Move over Farah Khan.
Hindi cinema is now dancing to newer beats. Ever since she choreographed the fabulous Pehla Nasha in slow-mo for Jo Jeeta Wahi Sikander, Khan became the undisputed goddess of dance for much of the film industry in Mumbai.
Now, a decade and a half (and directorial ambitions) later, the choreographer seems to have found a worthy successor.
Vaibhavi Merchant, just a couple of years into the film industry, is as much a bundle of energy as Khan and a trifle more initimidating -- if you go by reputations in the industry.
Actors who have struggled to replicate her 'perfect' moves on screen -- Ayesha Takia says, 'When you watch her you think if you are able to do it exactly, it will be perfect' -- will tell you how the petite frame and pleasant demeanour belie the tough taskmaster within who focuses not just on the technical movements but on everything else too. Right from the dynamics of the frame, the colours and so forth to camera angles and -- more importantly -- an actor's attitude and emotions.
But, first, rewind. If you have watched a lot of Hindi cinema lately, you would probably have realised that most hit numbers have one name in common -- Merchant's.
Starting from Hum Dil De Chuke Sanam (where she bagged a National Award for Dhol baje) to Lagaan (O re chori), Devdas, Rang De Basanti, Dhoom, Bunty Aur Babli, Fanaa and Krrish, Merchant has directed most of the popular dance sequences in recent times, including the spectacular Kajra re last year.
In fact, you could even attribute the unlikely casting of Aishwarya Rai in this quintessential 'item number' to Merchant. "Shaad (Ali, the director) was discussing who to cast for the number and the first name that came to me was Aishwarya's," Merchant says.
The choreographer seems to be a favourite with Rai (and vice versa) ever since she directed the actress in Aankhon ki gustakhiyan (Hum Dil De Chuke Sanam).
Merchant is a staple with Sanjay Leela Bhansali too -- the latter is supposed to have gone to her father after the filming of Aankhon ki to tell him that 'without your daughter I would have screwed up,' or so goes the story. Indeed, the song done without any lip-synching on the part of the lead actors was beautifully conceived.
Now, Merchant is set to direct Rai in another film that will (hopefully) get the nation's feet tapping yet again. JP Dutta's Umrao Jaan, set for a September release (the filming has been completed), has Rai essay the role made memorable by Rekha in the Muzzafar Ali period drama set in Lucknow.
It is not just the actress who has a lot to live up to but also the choreographer -- and not just because of the highly stylised way in which Ali had presented the mujra in his version. The choreograher for Ali's film was guru Kumudini Lakhia (director Apoorva Lakhia's mother; Bollywood, after all, is one big family!), a well-known name in the circuit even if few may have heard of her otherwise.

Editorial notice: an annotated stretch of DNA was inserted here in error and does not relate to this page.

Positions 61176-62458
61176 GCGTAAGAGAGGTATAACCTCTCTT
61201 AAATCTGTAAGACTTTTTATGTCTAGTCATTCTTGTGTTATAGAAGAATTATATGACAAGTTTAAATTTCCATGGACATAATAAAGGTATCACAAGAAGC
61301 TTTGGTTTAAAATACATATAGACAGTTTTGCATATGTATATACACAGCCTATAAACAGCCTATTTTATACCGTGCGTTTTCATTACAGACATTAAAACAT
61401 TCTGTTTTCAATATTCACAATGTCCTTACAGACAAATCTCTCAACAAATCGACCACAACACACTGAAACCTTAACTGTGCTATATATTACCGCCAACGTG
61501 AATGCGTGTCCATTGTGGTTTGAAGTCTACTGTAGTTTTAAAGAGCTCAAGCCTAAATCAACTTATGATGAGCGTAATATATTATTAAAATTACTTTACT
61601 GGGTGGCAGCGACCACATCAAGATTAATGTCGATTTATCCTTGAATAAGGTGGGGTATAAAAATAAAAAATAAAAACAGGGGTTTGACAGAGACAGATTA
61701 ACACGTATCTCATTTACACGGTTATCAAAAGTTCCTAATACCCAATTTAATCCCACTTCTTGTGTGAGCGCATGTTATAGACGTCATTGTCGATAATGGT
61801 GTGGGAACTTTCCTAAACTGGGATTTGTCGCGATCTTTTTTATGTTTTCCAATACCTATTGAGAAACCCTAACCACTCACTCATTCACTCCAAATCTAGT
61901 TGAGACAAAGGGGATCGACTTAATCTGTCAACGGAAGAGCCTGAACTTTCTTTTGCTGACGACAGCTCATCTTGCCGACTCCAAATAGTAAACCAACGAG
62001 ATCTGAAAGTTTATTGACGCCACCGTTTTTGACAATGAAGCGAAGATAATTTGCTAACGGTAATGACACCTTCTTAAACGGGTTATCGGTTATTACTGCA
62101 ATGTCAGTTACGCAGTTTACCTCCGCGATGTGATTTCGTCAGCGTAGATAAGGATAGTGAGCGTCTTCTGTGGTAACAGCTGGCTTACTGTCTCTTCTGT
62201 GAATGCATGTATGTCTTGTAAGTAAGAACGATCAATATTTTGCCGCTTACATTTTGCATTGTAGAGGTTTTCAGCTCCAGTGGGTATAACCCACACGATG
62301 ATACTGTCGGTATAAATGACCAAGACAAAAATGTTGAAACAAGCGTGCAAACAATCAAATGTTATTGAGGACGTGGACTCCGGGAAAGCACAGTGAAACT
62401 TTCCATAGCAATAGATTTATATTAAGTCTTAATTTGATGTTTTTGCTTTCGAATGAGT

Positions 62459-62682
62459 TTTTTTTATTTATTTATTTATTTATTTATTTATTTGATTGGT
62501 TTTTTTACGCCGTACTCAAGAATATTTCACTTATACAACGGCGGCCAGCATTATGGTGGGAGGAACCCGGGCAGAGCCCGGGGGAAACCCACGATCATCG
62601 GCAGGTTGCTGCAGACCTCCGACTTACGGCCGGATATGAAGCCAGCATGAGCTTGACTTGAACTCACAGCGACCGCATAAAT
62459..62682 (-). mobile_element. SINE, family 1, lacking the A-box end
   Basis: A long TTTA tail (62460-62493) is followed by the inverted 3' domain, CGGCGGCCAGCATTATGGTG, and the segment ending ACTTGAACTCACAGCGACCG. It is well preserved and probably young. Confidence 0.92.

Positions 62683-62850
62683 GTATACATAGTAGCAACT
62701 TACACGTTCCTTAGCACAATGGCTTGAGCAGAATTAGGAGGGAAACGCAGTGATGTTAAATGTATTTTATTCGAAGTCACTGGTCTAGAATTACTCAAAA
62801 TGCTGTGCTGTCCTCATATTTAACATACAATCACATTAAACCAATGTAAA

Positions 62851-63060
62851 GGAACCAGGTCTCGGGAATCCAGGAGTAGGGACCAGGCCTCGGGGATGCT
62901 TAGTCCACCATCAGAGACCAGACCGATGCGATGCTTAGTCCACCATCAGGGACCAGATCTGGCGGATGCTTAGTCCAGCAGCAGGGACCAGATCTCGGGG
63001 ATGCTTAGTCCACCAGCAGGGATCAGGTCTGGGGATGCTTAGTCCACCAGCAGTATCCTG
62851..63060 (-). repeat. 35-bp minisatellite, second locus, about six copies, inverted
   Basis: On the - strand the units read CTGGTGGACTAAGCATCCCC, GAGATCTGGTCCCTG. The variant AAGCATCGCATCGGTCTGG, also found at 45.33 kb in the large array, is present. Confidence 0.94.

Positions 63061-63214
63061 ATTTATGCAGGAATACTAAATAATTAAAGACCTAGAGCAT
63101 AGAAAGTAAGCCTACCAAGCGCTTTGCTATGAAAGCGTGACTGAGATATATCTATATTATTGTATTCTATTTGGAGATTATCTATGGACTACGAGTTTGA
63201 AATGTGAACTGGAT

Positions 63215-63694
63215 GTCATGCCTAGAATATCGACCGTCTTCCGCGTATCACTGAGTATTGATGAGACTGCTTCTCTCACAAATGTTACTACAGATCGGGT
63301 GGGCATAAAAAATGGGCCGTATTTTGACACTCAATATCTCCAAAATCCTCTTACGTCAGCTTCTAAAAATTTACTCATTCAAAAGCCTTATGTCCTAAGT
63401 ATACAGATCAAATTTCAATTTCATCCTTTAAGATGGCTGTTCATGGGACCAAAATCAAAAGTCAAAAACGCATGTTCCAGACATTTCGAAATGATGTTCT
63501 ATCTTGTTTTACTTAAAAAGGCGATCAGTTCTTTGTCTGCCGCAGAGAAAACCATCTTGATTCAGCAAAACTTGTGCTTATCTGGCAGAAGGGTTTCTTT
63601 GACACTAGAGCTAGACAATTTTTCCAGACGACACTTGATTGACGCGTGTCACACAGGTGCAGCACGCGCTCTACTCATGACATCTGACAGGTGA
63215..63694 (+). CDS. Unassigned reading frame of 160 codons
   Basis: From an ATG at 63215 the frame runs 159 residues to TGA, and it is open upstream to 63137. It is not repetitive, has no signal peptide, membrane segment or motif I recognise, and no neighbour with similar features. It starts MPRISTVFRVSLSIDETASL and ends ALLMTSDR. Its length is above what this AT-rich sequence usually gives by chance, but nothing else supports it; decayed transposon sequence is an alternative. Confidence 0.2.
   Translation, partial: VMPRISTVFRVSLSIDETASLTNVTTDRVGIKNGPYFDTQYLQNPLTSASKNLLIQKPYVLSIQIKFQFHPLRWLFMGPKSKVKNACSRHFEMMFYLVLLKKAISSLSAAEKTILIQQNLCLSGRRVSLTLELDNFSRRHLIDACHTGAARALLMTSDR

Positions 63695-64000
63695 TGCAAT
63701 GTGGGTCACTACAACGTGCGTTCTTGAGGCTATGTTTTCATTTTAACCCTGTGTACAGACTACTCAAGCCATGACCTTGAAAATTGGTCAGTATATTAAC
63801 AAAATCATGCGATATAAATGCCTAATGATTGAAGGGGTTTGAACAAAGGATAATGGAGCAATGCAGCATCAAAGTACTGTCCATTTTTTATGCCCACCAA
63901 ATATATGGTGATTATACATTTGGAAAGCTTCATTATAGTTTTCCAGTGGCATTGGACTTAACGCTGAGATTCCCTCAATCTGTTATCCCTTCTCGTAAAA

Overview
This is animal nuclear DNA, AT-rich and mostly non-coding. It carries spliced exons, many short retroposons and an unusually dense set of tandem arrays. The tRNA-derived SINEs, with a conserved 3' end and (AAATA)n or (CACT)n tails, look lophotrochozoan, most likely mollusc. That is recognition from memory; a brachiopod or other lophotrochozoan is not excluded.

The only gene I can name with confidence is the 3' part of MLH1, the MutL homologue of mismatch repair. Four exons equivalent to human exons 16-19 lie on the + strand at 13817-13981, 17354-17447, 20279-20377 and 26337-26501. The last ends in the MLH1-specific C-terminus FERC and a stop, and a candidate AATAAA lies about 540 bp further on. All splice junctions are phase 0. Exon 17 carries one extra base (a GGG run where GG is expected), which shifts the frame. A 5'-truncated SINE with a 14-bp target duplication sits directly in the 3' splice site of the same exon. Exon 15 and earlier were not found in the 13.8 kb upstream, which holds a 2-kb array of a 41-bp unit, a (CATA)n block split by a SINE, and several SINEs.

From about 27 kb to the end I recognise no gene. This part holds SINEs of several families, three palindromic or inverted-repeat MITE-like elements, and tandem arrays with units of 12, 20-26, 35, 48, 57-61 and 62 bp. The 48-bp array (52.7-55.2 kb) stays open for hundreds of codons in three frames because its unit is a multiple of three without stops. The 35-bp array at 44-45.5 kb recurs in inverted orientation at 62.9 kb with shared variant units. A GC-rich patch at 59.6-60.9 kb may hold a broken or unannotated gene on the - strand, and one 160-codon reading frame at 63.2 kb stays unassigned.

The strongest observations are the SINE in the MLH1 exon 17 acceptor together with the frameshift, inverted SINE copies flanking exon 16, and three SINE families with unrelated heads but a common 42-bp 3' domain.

Lakhia has also been Merchant's teacher and a big influence on her, a fact that she acknowledges when you ask her who (or what) has influenced her most. Merchant trained in Bharat Natyam before Lakhia taught her the nuances of Kathak -- "In Kathak, you need to move your body differently, just the upper half," the choreographer points out.
But despite the influence of her guru, one way in which Merchant's mujra will differ from what Rekha showed us will be in the fact that it will be definitely more lively, more pop, if you like. "J P Dutta told me just one thing, 'please don't make her (Rai) dance sitting down'!" Merchant says.
The film apparently has a breathtaking sequence where Rai dances (for Abhishek Bachchan) with the City Palace, Jaipur, where the film has been shot, as the backdrop.
But films apart, Merchant has been involved with another big project that is likely to win her even more of a name in the months to come. The Merchants of Bollywood, a first-of-its-kind musical inspired by all the hits in recent years (including Mehndi laga ke rakhna from Dilwale Dulhaniya Le Jayenge), is ready to make its debut in Britain this winter.
The show, written by Toby Gough, was originally an Australian production and was successfully put up in that country before finding British sponsors. It features 40 singers, dancers and actors and has not just been choreographed by Merchant, but is, in fact, loosely based on her life!
It tells the story of the ambitious Ayesha Merchant and her grandfather Shantilal and the clash of generations -- in true Bollywood ishtyle. Like her namesake on stage, Merchant too had to overcome a deeply traditional family in order to make it big in the film industry.
Despite the fact that dancing is in her genes -- she is dance director Chiniprakash's niece and started out assisting him while still in her teens, and her grandfather was the choreographer for the Dev Anand-Waheeda Rehman starrer, Guide -- Merchant met with stiff opposition from her family when she announced her choreographing plans.
"Girls in the family were very protected," she says, "And, dance, ironically, seen more as a 'male thing.'"
Since then, obviously, Merchant's world and the world of Hindi cinema have both come a long way.